Exhortation: Pursue holiness because of the second advent of Christ.

Be Fearful (17-19)
Verse 17 is conditional. “If” you call on the Father, conduct yourselves in fear. While we were commanded in the first paragraph to be holy, now we are commanded in the second paragraph to be fearful. We will talk about why we should conduct ourselves this way, but let’s first look at the description of the Father in verse 17. He is said to be the one who judges without partiality. How can one be sure that a judge passes judgment without partiality? Well, the judgment would have to be based on each one’s work. That is how God judges. There is no preferential treatment. There are no bribes. There are no biases. What a person does is the basis of his/her judgment in the eyes of God. Of course, we know that we are all found to be sinners in that case. We are all guilty, but God has sent forth His Son in order to redeem us.

Now, let’s return to the conditional statement. If you call on the Father, that is, if you claim to belong to Him, if you call out to Him for salvation, then “conduct yourselves throughout the time of your stay here in fear.” If the basis of judgment is our work, then our conduct better be acceptable to God, right? Well, we can come back to that. Notice that Peter refers to the pilgrim idea once again in the phrase, “the time of your stay here.” We are just passing through. We do not belong here. We will not be here for long. But the time that we do spend here matters. It counts.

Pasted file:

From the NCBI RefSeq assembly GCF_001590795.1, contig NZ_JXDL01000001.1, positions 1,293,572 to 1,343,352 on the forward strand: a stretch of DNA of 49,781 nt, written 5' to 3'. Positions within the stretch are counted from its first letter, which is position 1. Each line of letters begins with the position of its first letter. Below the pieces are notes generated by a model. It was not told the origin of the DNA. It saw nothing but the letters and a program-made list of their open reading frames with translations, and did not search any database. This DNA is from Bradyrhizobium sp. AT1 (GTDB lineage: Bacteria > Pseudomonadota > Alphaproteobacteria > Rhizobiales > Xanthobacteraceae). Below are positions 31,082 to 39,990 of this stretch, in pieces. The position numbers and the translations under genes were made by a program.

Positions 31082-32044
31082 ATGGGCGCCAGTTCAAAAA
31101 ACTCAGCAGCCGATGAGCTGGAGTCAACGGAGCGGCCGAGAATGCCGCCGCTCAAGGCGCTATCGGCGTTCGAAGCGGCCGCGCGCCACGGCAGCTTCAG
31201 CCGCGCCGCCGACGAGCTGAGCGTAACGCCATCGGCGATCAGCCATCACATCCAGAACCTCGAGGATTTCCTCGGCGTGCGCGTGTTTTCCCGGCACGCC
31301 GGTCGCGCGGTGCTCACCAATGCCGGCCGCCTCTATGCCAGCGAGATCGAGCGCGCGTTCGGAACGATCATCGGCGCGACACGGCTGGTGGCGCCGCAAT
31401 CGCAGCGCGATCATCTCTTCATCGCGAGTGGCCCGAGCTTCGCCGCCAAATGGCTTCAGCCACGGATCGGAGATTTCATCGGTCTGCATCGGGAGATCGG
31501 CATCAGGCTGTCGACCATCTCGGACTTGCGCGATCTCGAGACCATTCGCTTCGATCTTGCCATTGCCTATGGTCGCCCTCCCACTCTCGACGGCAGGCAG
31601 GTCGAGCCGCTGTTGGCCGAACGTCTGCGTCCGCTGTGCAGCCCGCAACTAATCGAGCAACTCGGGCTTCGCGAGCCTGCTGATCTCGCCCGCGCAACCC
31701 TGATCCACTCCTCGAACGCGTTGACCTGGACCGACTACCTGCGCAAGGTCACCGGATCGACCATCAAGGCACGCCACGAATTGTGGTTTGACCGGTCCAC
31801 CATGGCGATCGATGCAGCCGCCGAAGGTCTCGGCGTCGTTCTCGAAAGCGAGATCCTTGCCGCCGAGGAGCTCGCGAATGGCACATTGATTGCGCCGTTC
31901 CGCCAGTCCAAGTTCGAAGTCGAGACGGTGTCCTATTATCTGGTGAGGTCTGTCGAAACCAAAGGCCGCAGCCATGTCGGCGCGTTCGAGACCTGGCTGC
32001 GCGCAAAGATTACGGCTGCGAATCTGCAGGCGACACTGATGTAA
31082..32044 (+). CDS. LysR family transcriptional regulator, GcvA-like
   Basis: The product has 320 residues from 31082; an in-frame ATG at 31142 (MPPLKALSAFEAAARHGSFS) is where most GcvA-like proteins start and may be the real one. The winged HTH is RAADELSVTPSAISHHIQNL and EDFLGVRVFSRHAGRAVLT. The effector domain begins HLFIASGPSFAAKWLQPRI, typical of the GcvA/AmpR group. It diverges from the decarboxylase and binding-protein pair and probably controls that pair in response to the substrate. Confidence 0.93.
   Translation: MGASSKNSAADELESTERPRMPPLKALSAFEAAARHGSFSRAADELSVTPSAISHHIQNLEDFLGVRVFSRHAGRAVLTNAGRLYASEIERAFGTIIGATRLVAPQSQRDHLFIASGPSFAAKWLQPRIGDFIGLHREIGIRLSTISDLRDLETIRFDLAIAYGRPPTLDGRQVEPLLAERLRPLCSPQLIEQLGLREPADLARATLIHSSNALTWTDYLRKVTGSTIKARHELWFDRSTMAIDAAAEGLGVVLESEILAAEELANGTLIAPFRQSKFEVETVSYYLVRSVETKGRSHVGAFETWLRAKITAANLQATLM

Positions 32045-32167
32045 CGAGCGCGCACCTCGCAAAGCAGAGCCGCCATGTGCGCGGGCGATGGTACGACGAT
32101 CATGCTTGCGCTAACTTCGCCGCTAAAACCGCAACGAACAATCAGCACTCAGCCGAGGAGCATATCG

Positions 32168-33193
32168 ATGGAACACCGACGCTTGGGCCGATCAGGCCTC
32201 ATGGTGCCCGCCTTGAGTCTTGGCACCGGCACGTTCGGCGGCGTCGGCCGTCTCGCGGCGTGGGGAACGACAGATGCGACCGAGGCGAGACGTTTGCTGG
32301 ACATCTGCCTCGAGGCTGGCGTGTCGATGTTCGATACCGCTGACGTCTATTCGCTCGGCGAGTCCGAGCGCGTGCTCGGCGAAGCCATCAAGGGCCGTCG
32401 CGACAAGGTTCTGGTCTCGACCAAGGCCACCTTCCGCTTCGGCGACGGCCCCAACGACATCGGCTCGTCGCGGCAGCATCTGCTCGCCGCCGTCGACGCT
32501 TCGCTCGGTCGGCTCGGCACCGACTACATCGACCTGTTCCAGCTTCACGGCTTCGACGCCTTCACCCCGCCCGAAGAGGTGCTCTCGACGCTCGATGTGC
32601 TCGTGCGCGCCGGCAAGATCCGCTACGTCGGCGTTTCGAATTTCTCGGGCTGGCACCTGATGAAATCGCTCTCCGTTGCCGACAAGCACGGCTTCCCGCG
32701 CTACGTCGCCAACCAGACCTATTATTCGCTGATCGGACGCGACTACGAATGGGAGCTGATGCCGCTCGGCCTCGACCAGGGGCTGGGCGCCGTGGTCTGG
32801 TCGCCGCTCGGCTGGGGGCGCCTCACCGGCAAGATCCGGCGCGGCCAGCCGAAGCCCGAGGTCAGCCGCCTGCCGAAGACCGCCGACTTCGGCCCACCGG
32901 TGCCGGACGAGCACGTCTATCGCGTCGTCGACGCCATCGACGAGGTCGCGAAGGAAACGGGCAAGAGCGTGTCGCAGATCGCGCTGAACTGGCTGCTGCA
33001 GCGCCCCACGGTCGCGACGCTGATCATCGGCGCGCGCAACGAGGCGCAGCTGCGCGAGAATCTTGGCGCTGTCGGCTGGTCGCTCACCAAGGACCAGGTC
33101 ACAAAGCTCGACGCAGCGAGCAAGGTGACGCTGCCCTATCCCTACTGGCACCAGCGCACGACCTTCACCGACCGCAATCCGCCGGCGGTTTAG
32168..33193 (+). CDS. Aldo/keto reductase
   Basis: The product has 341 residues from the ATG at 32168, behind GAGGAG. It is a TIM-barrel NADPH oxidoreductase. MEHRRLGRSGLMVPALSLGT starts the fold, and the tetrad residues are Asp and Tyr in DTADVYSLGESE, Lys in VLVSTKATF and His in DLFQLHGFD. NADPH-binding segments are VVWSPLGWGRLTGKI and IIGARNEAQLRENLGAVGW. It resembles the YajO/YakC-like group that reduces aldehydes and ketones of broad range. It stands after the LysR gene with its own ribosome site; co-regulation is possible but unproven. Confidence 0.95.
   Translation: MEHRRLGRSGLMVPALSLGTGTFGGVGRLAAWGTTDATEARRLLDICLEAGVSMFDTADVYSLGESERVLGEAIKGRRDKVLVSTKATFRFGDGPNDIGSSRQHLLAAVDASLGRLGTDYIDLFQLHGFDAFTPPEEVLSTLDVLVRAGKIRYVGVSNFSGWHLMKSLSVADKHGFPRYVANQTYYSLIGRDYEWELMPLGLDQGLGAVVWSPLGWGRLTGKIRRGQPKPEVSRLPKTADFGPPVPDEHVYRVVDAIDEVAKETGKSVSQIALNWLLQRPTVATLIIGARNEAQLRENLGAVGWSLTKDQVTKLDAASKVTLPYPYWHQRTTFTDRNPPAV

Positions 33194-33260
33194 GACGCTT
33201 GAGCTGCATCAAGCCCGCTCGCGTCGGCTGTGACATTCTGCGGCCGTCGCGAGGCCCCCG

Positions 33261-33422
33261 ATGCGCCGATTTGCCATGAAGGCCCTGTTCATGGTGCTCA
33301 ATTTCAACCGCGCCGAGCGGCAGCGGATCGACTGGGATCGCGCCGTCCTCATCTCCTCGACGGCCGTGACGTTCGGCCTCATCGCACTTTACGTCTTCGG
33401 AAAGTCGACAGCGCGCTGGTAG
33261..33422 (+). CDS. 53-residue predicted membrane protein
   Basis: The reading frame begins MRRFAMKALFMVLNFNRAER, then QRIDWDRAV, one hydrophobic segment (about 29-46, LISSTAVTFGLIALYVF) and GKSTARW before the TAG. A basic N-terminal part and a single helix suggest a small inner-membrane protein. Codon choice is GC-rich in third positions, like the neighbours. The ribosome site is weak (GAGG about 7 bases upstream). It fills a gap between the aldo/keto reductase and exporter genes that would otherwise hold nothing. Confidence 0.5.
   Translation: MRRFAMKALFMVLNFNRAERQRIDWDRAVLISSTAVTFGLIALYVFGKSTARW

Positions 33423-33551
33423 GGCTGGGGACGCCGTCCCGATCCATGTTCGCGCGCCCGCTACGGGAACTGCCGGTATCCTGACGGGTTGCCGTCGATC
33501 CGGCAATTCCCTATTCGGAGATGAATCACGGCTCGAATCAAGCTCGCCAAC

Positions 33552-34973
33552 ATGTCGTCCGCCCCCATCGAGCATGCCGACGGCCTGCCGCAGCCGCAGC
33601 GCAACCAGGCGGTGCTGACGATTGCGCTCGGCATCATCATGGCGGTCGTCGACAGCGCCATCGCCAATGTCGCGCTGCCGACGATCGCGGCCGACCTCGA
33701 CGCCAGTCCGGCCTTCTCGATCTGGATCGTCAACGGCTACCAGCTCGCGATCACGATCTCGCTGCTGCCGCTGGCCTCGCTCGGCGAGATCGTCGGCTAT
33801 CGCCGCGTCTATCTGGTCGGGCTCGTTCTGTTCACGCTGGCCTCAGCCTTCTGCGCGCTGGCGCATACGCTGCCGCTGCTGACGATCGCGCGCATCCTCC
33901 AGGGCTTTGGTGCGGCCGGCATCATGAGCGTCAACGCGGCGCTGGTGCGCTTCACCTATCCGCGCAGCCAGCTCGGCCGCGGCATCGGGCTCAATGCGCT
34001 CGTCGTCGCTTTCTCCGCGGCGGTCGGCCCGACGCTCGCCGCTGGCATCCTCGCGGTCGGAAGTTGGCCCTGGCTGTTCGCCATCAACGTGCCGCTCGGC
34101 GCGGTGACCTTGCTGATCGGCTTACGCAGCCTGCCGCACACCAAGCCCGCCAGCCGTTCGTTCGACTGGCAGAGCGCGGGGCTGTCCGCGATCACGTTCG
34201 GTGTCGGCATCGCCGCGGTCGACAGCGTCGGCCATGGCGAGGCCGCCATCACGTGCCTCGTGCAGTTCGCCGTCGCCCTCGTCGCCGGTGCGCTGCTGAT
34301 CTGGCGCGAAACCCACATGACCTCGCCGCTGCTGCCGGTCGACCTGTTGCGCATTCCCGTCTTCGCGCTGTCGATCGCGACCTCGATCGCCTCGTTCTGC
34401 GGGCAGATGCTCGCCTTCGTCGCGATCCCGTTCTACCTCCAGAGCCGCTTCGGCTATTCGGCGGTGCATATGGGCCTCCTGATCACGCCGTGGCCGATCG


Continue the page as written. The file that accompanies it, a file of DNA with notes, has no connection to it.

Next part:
Look at verse 19: we will be judged by our work/conduct and yet one has gone before us to redeem us with His own precious blood. Now that is a great motivation for reverent fear. If I may speak personally, I want to live a holy life because I have a healthy fear of not living up to the gift that I have been given. Am I trying to earn my own salvation? Certainly not. I’m trusting in the precious blood of Jesus Christ, and yet I want to please the Lord with my life. We are not those who live in terror, but we are those who have a healthy fear.